|Year : 2007 | Volume
| Issue : 2 | Page : 68-72
Clinical significance of cumulative biological effective dose and overall treatment time in the treatment of carcinoma cervix
Abhijit Mandal, Anupam Kumar Asthana, Lalit Mohon Aggarwal
Department of Radiotherapy and Radiation Medicine, Institute of Medical Sciences, Banaras Hindu University, Varanasi, UP, India
|Date of Submission||18-Jan-2007|
|Date of Acceptance||17-May-2007|
Department of Radiotherapy and Radiation Medicine, Institute of Medical Sciences, Banaras Hindu University, Varanasi - 221 005, Uttar Pradesh
Source of Support: None, Conflict of Interest: None
| Abstract|| |
The purpose of this retrospective study is to report the radiotherapy treatment response of, and complications in, patients with cervical cancer on the basis of cumulative biologic effective dose (BED) and overall treatment time (OTT).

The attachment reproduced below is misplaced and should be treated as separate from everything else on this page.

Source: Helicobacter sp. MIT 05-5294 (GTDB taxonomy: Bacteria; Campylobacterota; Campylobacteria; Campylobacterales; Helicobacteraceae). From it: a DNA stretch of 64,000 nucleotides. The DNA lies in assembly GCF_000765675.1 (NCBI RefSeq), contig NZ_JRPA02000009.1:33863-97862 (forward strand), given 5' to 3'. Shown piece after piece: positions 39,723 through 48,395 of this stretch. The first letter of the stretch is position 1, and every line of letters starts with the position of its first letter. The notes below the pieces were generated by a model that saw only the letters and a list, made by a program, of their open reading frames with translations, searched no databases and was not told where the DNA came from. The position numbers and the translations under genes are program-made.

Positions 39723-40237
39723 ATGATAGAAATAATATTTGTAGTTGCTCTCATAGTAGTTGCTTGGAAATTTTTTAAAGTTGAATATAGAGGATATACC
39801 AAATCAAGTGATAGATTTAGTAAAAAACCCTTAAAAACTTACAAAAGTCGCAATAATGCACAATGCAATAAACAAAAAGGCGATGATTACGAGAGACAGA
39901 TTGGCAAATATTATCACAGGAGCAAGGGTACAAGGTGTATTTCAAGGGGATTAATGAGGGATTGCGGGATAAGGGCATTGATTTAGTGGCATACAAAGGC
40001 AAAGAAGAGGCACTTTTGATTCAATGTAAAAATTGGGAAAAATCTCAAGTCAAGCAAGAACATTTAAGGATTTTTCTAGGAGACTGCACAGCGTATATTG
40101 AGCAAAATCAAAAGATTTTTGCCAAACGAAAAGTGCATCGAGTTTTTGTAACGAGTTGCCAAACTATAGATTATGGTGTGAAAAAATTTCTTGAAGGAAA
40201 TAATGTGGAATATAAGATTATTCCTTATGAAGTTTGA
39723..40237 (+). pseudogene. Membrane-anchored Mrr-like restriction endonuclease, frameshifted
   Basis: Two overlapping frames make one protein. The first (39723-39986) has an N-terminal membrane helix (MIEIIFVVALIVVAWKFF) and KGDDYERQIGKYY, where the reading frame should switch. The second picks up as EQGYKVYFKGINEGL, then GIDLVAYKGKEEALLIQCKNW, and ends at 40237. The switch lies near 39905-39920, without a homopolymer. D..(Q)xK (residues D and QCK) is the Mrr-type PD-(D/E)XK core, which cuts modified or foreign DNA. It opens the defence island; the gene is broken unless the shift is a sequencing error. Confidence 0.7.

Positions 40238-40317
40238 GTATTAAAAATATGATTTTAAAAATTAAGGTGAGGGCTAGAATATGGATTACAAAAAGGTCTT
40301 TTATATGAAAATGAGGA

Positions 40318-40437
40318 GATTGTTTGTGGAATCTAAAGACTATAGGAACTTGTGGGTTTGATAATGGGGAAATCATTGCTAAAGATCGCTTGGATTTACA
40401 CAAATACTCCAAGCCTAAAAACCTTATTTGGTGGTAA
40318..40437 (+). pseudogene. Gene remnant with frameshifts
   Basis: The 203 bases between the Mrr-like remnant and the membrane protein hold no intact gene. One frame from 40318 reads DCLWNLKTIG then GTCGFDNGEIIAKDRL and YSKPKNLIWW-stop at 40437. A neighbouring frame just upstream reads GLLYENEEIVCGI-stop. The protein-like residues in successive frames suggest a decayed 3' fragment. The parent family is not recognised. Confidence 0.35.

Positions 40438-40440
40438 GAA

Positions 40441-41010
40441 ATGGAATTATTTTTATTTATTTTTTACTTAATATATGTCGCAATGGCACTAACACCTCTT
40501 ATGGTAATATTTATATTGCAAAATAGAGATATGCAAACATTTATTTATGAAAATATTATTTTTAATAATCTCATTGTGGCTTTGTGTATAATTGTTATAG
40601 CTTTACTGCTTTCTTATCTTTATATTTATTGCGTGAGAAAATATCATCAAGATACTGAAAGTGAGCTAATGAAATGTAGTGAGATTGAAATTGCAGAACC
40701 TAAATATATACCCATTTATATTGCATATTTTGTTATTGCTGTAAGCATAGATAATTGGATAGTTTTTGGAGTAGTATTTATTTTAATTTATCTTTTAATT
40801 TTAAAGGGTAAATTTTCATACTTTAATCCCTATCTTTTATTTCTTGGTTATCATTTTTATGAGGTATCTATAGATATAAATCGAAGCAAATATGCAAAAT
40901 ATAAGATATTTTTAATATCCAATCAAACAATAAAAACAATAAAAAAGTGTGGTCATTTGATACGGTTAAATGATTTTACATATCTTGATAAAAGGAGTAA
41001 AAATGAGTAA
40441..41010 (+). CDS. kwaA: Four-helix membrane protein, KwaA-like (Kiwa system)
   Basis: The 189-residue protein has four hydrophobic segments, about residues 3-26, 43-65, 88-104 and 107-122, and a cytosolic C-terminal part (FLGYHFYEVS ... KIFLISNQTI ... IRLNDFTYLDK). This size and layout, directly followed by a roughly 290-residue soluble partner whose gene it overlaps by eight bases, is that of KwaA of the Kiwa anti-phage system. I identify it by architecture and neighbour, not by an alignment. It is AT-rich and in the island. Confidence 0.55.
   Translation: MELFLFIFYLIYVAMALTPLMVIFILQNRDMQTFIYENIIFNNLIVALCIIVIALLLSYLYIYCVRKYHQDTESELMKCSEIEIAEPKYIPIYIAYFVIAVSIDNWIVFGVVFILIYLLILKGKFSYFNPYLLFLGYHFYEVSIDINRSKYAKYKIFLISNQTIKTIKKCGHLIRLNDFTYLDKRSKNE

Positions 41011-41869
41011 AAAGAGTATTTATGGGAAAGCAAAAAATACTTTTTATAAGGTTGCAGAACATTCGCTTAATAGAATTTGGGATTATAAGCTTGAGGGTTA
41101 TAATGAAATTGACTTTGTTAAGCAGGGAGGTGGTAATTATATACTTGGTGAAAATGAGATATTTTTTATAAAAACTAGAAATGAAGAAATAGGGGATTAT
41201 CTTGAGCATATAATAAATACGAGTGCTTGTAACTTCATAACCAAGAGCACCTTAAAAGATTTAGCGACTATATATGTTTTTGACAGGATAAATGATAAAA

Sixty-four (stage II - 35/64; stage III - 29/64) patients of cervical cancer were treated with combination of external beam radiotherapy (EBRT) and low dose rate intracavitary brachytherapy (ICBT). The cumulative BED was calculated at Point A (BED 10 ); and bladder, rectal reference points (BED 2.5 ) using the linear-quadratic BED equations.
The local control (LC) rate and 5-year disease-free survival (DFS) rate in patients of stage II were comparable for BED 10 <84.5 and BED 10 >84.5 but were much higher for BED 10 >84.5 than BED 10 <84.5 ( P < 0.01) in stage III patients. In the stage II patients, The LC rate and 5-year DFS rate were comparable for OTT <50 days and for OTT >50 days but were much higher in stage III patients with OTT <50 than OTT >50 days ( P < 0.001). It was also observed that patients who received BED 2.5 <105 had lesser rectal ( P < 0.001) and bladder complications than BED 2.5 >105. Higher rectal complication-free survival (CFS R ) rate, bladder complication-free survival (CFS B ) rate and all-type late complication-free survival rate were observed in patients who received BED 2.5 <105 than BED 2.5 >105.